- Altice USA provides broadband, video, and telephony services to 5.0 million residential and business customers under two brands: Optimum, in New York, and Suddenlink, in the south-central United States. Altice’s footprint extends across 21 states through a fiber-rich broadband network with 9.0 million homes passed. Additionally, the company plans to deploy a fiber network across its legacy Optimum markets over the next five years rather than upgrade its network to DOCSIS 3.1 like other Multiple-System Operators (MSOs)
- Cable One provides broadband, video, and voice services in 21 Western, Midwestern and Southern states to 907k residential and business customers in primarily non-metropolitan, rural markets. The majority of Cable One’s 2.3 million homes passed are located in seven states. These states include, Arizona, Idaho, Illinois, Mississippi, Missouri, Oklahoma, and Texas
Examples of Convergence Between Fiber and Cable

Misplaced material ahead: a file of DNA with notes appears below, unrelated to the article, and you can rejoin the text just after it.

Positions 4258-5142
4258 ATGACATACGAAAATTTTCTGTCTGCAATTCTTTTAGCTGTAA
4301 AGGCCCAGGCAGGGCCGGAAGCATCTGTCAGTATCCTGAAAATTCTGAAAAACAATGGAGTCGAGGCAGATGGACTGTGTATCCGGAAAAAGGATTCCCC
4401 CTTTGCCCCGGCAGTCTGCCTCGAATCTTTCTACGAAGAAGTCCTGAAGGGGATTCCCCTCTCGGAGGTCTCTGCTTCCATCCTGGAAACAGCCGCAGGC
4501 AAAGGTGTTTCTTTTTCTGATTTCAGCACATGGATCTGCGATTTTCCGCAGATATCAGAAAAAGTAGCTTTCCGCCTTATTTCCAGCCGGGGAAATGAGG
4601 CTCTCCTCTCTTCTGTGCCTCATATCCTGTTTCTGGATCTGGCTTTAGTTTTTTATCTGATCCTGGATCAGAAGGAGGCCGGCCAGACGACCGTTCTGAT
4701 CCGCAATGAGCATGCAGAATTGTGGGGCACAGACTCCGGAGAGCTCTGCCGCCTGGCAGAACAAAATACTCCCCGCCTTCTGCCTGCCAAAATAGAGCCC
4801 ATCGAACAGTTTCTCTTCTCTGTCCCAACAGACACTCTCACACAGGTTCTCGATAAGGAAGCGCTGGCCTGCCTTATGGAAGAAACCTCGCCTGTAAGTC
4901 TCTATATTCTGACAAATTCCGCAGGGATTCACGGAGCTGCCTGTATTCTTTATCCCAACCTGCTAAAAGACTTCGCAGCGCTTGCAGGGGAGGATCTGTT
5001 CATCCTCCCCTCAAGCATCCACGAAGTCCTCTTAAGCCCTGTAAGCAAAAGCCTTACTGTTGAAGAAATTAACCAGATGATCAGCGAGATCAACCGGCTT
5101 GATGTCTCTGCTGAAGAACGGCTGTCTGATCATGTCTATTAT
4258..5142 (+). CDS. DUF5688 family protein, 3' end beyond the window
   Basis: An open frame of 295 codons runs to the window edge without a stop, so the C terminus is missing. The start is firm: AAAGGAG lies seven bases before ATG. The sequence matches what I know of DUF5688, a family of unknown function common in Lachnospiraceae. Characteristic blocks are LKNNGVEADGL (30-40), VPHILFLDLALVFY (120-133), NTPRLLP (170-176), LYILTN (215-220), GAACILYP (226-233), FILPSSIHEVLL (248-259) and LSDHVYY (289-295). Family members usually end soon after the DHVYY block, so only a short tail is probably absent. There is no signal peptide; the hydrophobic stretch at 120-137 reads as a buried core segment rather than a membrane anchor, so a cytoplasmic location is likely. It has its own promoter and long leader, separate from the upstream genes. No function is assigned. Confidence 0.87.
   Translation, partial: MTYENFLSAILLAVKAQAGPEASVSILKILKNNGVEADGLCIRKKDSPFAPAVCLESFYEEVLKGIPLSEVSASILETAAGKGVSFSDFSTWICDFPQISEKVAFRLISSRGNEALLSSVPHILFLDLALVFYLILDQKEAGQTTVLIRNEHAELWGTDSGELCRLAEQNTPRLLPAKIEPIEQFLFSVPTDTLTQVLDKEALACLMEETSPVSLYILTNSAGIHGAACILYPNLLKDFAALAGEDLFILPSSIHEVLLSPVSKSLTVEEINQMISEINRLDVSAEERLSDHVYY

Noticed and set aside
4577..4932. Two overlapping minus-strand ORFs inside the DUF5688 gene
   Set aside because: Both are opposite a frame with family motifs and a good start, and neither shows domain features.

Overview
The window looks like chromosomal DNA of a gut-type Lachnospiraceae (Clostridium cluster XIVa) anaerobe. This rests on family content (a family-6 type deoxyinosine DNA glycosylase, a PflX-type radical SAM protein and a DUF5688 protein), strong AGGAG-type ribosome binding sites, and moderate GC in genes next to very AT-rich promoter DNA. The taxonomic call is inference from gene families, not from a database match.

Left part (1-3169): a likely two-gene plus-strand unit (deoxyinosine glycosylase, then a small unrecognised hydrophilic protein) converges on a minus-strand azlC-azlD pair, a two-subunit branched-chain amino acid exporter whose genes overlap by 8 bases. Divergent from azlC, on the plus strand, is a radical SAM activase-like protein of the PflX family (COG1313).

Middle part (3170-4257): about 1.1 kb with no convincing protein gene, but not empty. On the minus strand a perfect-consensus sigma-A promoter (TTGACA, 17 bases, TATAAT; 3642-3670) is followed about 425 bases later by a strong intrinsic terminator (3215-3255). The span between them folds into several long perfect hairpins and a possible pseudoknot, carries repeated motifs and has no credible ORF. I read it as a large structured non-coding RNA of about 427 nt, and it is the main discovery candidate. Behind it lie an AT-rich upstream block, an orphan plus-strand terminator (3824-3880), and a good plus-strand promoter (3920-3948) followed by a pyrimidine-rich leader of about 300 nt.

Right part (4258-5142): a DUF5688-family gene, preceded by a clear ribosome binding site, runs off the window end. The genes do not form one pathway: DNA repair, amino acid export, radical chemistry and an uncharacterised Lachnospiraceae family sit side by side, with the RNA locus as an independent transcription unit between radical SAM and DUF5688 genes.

Ultimately, there is significant convergence occurring between publicly-traded fiber companies and publicly-traded cable companies. Particularly, this point is evident between companies that focus on consumer and small & medium-size business Internet connectivity.
Uniti Group, for example, has committed to fund $1.75 billion of network investments over 10 years, known as Growth Capital Investments for a fiber-to-the-home initiative in partnership with Windstream. Uniti will deliver 1 Gigabit per second broadband speeds to consumers.
Additionally, Consolidated Communications (NASDAQ: CNSL) is another fiber company that entered into an agreement with Searchlight Capital, who will make a strategic investment of $425m into the company. This investment will enable Consolidated to upgrade more than 1 million homes with fiber passings to consumer and small business customers.
Framing the Stonepeak acquisition of Astound Broadband from TPG within Digital Infrastructure
The rationale is clear as to why Stonepeak agreed to acquire Astound Broadband, the sixth largest United States cable operator, for $8.1bn from TPG. Indeed, the transaction fits neatly within Stonepeak’s digital infrastructure investment strategy. Although cable companies may not appear like digital infrastructure companies initially, the blurring of fiber and cable as a form of Internet connectivity is increasing the interest of investors like Stonepeak to invest further capital into the cable sector.